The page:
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Help for Victims of Domestic Abuse

“Violence against women is a global public health problem of epidemic proportion, requiring urgent action,” says the World Health Organization. That organization estimates that almost 30 percent “of all women who have been in a relationship have experienced physical and/or sexual violence” by their partner. And a UN report estimates that in one recent year, 137 women died each day around the world at the hands of their partner or another family member. *

Statistics may reveal the magnitude of the problem of domestic abuse, but they cannot begin to describe the emotional and physical pain that each victim suffers.

Are you a victim of domestic abuse? Or do you know someone who is? If so, consider the following points from the Bible that can help.

 Domestic abuse is not your fault

 Help is available

 You are not alone

 Domestic abuse will end

 How you can help a victim

 Domestic abuse is not your fault

What the Bible says: “Each of us will render an account for himself to God.”—Romans 14:12.

Remember this: Your abuser is responsible for his actions.

If your partner blames you for the abuse he inflicts, he is wrong. Wives deserve to be loved, not abused.—Colossians 3:19.

At times, an abuser’s actions may be influenced by a personality disorder, his family background, or the misuse of alcohol. Even so, he is accountable to God for the way he treats you. And he is responsible to do what it takes to change his actions.

 Help is available

What the Bible says: “There is accomplishment through many advisers.”—Proverbs 15:22.

Remember this: If you feel unsafe or do not know what to do, others can help.

Why may you need help from others? Domestic abuse is a complex situation. When deciding how to deal with it, you may struggle to weigh factors that seem to compete with each other, such as:

  • Your personal safety

  • The well-being of your children

  • Your financial situation

  • Your love for your partner

  • A desire to salvage the relationship if your partner changes his actions

Naturally, you may feel confused and overwhelmed. Who can you turn to for help?

A trusted friend or family member may be able to provide practical and emotional support. Talking to someone who cares for you can make a big difference.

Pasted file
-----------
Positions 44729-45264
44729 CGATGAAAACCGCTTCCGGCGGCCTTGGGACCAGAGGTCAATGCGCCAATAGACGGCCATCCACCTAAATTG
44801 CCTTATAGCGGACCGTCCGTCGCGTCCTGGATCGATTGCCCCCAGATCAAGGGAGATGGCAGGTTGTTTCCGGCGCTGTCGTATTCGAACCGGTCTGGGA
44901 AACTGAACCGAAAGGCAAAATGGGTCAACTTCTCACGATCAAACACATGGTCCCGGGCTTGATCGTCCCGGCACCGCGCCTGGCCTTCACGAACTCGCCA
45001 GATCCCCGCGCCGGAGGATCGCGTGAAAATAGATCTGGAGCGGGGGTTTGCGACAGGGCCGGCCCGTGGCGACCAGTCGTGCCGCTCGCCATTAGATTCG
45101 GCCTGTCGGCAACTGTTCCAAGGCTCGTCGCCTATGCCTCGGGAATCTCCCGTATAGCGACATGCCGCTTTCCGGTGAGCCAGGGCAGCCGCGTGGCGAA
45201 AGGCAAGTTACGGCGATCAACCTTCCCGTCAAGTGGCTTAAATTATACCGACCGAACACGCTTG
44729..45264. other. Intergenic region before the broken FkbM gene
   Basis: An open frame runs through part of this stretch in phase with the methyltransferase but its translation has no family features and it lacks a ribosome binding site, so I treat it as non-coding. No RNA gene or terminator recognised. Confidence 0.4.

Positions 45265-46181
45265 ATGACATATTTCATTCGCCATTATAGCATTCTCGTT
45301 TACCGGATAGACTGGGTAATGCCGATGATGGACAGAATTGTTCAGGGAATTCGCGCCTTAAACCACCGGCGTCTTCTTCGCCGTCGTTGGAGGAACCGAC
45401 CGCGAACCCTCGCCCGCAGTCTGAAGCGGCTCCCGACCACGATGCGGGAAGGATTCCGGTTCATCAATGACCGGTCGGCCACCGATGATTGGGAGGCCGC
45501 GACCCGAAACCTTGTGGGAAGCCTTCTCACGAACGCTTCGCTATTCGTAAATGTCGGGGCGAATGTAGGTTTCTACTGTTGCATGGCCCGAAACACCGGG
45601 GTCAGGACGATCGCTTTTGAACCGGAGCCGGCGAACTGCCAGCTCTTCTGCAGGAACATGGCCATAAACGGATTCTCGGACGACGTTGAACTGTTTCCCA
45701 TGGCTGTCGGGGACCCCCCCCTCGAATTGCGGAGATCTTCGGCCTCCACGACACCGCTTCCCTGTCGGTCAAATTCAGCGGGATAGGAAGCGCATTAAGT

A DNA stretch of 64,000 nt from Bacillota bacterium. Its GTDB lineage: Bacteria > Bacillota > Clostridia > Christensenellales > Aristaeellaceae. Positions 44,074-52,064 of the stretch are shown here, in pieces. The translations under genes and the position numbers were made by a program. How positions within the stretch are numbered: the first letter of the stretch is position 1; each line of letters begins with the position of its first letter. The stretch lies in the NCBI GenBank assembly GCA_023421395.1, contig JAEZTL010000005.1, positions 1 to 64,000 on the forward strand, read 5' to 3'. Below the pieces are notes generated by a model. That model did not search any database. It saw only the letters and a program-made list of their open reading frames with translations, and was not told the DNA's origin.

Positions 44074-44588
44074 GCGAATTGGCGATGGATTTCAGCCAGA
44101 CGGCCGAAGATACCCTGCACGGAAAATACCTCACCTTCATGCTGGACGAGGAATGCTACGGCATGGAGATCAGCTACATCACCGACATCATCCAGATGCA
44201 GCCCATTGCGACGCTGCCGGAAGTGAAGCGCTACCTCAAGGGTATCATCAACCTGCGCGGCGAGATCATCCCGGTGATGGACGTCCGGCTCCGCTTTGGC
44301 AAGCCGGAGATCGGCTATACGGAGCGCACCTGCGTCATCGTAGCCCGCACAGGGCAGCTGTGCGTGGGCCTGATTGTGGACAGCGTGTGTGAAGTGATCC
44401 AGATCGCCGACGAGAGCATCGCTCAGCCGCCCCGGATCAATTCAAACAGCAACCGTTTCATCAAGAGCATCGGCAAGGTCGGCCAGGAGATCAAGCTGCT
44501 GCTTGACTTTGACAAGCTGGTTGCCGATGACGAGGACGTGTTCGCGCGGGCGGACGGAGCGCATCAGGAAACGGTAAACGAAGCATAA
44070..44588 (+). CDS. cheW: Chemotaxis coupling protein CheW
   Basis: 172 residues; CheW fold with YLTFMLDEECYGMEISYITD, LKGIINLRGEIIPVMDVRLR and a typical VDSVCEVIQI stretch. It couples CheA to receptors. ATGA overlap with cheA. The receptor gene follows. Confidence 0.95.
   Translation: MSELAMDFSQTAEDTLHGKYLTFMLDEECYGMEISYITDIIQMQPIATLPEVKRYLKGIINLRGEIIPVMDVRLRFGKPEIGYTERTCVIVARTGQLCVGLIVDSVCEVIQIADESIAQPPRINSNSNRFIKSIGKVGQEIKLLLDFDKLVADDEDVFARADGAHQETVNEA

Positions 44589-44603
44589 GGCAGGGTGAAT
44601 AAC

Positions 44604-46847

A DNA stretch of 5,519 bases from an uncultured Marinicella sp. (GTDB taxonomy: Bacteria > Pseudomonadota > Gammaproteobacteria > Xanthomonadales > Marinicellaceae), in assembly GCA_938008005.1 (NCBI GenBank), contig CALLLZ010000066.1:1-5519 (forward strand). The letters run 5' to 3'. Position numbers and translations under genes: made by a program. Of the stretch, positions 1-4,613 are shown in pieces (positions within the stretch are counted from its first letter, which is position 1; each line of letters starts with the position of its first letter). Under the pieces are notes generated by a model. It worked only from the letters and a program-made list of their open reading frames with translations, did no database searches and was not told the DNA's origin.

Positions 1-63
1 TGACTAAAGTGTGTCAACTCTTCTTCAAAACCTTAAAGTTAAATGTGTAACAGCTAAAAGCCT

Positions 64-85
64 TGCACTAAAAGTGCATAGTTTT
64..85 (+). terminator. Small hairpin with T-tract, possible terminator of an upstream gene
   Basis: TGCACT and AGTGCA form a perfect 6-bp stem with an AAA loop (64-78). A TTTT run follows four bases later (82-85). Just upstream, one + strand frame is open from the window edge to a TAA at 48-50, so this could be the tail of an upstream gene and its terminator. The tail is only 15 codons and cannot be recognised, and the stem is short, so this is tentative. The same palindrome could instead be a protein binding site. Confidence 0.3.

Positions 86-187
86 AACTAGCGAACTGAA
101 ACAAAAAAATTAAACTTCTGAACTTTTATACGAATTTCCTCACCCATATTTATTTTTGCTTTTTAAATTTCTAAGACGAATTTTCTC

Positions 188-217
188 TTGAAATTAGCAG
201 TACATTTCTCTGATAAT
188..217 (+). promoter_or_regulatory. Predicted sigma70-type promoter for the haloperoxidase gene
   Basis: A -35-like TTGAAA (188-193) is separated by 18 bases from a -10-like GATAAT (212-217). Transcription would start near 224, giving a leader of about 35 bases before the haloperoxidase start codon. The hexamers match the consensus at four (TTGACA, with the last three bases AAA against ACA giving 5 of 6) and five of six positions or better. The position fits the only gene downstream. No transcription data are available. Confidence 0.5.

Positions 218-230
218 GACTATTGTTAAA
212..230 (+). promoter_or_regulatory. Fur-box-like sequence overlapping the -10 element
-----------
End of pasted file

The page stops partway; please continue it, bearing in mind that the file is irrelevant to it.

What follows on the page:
Hotlines for victims of domestic violence may offer immediate support. Those who work these hotlines can help you develop a safety plan. If your partner acknowledges his problem and sincerely wants to change, a hotline may be able to help him with the first steps he needs to take.

Other emergency resources can help you if you are in immediate danger. These resources may include doctors, nurses, or other trained professionals.

 You are not alone

What the Bible says: “Jehovah * is close to the brokenhearted; he saves those who are crushed in spirit.”—Psalm 34:18.

Remember this: God promises to help you.

Jehovah cares deeply about you. (1 Peter 5:7) He understands your deepest thoughts and emotions. He can comfort you through His Word, the Bible. And he invites you to pray to him. When you pray, you can ask him to give you the wisdom and strength you need to deal with your situation.—Isaiah 41:10.

 Domestic abuse will end

What the Bible says: “They will dwell, each one under his vine and under his fig tree, and no one will make them afraid.”—Micah 4:4, footnote.

Remember this: The Bible promises a time in the near future when the home will be a peaceful place for everyone.

Jehovah God has the only complete and permanent solution to all of our problems. The Bible promises: “He will wipe out every tear from their eyes, and death will be no more, neither will mourning nor outcry nor pain be anymore.” (Revelation 21:4) At that time, even bad memories will fade away as they are replaced with good ones. (Isaiah 65:17) This is the peaceful future that the Bible offers you.

^ par. 2 This article refers to the victim as female, but many of the points discussed also apply to male victims.

^ par. 29 Jehovah is God’s name as revealed in the Bible.